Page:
Venice president to meet climate activists before protest march during festival (exclusive) | News – Armessa Movie News

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Venice Biennale president Roberto Cicutto will meet with climate activists on Friday (September 9), ahead of a protest march the following day before the film festival’s closing ceremony.

Cicutto, who presides over the Biennale organisation that runs the Venice Film Festival, reached out to activist group Venice Climate Camp, and will attend a workshop on Friday about art and the climate crisis. The event will be held at the campsite area, which is a 30-minute walk up the Lido from the film festival site.

A festival representative told Screen that Cicutto “is going to go because it is an initiative that deals with art and environment”.

The Climate Camp is a gathering of activists from September 7-11, who are meeting to share information about the climate crisis, and discuss next actions.

It has organised a Climate March on Saturday, September 10, the closing day of the festival. Starting at 2pm CET, activists will walk from the Piazzale Rava site of the camp towards the festival’s main Palazzo del Cinema venue.

Benedetta Argentieri, director of out-of-competition documentary The Matchmaker, will also visit the site this week, to give a talk on her work in the Middle East and how to address feminist issues in films. 

This is the second year that the Climate Camp has taken place on the Lido concurrent with the film festival. In 2019’s inaugural edition, several hundred activists staged a sit-in on the red carpet in advance of the closing ceremony, which reportedly led to the dismissal of several police officers who allowed the protest to take place.

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Volunteer Anna Clara is the press representative for the Camp, and told Screen that police have said “there is no way you’re going to do something like that again”. However, the activists still plan to get as close as they can to the Palazzo del Cinema venue.

The aims of the march are “to bring in a very public way all our claims about climate justice, on the red carpet,” said Clara.

The activists are not targeting the festival, she added, which they see as a useful platform for sharing climate justice-themed stories.

“There is a red carpet and all the cameras and spotlight are there,” said Clara. “There are movies and works of art that talk about the climate crisis; there’s no way I’m against such a festival.”

“[The festival’s] voices can be heard way more than us,” she added. “Actors, actresses – they might become activists, which would be great. But still, use your voice, use your visibility for climate issues.”

Clara is expecting 600 activists to attend the camp, with an increased percentage from the Veneto region. She noted that all festival attendees, including actors and filmmakers, are invited to participate in Saturday’s march.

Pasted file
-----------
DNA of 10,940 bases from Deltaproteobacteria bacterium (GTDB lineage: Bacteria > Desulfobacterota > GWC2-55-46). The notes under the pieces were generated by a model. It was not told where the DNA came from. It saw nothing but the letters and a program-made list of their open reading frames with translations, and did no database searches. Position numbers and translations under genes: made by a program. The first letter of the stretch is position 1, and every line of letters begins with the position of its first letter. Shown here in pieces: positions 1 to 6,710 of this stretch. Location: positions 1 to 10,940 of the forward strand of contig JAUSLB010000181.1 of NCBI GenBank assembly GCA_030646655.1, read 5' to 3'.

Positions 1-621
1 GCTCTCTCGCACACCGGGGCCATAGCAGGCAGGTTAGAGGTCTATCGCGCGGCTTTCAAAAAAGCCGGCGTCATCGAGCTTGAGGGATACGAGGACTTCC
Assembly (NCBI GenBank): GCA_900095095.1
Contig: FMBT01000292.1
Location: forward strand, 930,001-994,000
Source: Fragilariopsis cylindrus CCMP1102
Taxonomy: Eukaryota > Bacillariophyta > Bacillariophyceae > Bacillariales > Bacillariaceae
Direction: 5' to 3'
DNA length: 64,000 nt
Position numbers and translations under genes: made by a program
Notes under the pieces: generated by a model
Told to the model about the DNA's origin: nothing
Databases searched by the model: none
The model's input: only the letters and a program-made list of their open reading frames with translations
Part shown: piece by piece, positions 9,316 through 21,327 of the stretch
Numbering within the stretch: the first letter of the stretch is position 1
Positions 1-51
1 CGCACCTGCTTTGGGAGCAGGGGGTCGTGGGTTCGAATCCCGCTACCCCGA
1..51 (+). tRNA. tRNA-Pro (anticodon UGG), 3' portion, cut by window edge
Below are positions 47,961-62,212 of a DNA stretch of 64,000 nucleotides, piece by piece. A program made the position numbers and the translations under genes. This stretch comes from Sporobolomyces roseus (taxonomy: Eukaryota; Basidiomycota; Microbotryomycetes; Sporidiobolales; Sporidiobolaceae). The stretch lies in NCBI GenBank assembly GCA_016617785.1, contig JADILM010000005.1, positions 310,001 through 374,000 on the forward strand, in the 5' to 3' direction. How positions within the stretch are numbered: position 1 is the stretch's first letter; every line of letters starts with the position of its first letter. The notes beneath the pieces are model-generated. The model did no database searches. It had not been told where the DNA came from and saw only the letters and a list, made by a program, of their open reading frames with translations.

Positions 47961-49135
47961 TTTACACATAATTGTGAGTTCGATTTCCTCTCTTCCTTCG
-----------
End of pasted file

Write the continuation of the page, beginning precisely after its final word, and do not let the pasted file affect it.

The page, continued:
The focus of the 2019 protest was around the admission of cruise ships and super-yachts to the Venice lagoon area, including during the festival. A ban on such vessels in the area came into force in August 2021 but there have still been several enormous craft moored just outside the restricted area, a short distance from the San Marco central district.

“This is a super touristic city,” said Clara. “Tourism has a social impact, but also a climate impact.”

The Biennale has made a significant effort in recent years to improve the environmental standing of its events. It achieved carbon neutrality – meaning it balances the carbon it emits into the atmosphere with that which it absorbs – for last year’s film festival, becoming one of the first festivals to do so. It has rolled out this measure across all Biennale events this year.

All festival attendees were also required to sign a form prior to this year’s festival committing to work towards carbon neutrality, in order to receive their accreditation.

The key figures at Venice publish a statement each year prior to the festival; in this year’s statement, Cicutto mentioned “significant investments in infrastructure and technological upgrades, not least those aimed at achieving carbon neutrality, a primary goal since the year 2020, which has already led to real-world results, such as the procurement of energy exclusively from green sources and economic offsets based on the collection of CO2 emissions data for all our events.” 

On a page titled ‘environmental sustainability’ published in April of this year, he also wrote that the Biennale aims “to help contribute to the respect and conservation of Venice and its lagoon, a complex and highly delicate ecosystem that require special attention and care.”

“The world of art and culture today has a great opportunity – and a great responsibility – to take the lead in promoting the transition towards a model of sustainable development,” he added.

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